A Benefit–Risk Analysis Approach to Capture Regulatory Decision‐Making: Multiple Myeloma

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Excerpt

Regulatory decisions about drug approvability are benefit–risk assessments (as documented by representative quotations in Supplementary Table 1). Benefit–risk approaches1 have the potential to facilitate stakeholder decision‐making throughout the drug development lifecycle, and thereby support the accessibility of safe and effective medicines to patients.3 As part of the Prescription Drug User Fee Act (PDUFA V) and US Food and Drug Administration Safety and Innovation Act (FDASIA), the FDA committed to implement a structured benefit–risk approach in assessments of new drug applications (NDAs) and biological license applications (BLAs). In prior work, a quantitative benefit–risk analysis approach was proposed6 and used for analysis of regulatory decision‐making in non‐small cell lung cancer (NSCLC).7
In this work, that approach is applied to multiple myeloma (MM). Analyzing benefit–risk for MM requires extension beyond the analysis applied to NSCLC. In particular, the NSCLC analysis used overall survival (OS) as a common metric of benefit. In MM, FDA decisions pertaining to drug approval8 are mostly based on non‐OS metrics. Instead, they are based on metrics of time to progression (TTP), progression‐free survival (PFS), and/or overall response rate (ORR). Although these metrics are not the only possible measures of benefit, they are commonly used by regulatory reviewers.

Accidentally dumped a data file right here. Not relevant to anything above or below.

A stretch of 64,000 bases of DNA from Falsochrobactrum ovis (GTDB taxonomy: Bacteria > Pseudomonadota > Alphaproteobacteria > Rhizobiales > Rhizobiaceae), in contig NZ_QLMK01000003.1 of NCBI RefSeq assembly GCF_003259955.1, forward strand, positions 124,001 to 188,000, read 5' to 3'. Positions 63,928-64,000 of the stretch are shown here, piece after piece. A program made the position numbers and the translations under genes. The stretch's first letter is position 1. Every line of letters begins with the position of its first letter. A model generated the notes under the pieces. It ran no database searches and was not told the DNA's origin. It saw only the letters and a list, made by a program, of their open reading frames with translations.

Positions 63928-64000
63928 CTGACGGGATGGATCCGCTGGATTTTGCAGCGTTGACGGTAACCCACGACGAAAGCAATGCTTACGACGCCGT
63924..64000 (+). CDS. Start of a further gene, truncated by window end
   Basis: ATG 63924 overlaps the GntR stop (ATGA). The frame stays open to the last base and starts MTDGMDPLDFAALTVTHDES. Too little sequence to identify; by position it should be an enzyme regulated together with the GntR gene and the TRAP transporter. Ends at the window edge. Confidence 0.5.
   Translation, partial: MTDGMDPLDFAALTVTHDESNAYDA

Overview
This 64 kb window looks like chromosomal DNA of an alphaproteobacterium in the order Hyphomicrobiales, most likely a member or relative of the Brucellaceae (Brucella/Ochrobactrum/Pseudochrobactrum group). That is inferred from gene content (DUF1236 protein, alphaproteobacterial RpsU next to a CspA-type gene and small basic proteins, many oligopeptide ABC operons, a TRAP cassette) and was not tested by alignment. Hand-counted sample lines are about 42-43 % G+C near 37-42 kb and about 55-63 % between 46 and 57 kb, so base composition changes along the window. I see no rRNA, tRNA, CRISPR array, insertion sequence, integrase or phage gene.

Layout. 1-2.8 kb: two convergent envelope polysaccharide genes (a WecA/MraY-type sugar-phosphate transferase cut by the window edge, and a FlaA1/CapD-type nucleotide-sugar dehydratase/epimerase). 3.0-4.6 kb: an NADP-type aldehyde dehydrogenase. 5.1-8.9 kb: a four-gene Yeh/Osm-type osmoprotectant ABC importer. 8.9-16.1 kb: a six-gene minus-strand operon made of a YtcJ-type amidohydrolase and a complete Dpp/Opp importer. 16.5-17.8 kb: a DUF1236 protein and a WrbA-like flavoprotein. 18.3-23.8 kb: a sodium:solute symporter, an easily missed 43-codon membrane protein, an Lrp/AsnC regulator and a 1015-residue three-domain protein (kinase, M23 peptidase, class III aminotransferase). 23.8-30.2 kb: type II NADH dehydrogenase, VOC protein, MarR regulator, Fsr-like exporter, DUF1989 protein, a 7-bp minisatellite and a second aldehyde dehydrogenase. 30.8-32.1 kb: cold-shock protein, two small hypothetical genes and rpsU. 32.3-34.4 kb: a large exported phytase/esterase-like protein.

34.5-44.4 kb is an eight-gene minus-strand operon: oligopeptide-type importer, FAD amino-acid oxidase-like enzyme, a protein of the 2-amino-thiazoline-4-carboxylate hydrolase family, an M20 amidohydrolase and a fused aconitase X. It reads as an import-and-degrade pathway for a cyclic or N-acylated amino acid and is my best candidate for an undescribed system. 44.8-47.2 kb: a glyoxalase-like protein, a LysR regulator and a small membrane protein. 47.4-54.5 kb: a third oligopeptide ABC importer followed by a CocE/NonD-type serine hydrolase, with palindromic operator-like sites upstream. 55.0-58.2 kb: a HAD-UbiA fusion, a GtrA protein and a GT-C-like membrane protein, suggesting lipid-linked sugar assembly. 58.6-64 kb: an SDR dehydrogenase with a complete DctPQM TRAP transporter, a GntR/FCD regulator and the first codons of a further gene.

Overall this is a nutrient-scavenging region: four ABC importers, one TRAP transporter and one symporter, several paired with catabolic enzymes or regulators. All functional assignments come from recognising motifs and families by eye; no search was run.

MM represents about 13% of hematological cancers and is the second most common hematologic malignancy.9 Estimated median OS for newly diagnosed patients was less than 3 years in the year 2000 and exceeds 6 years in 2016.

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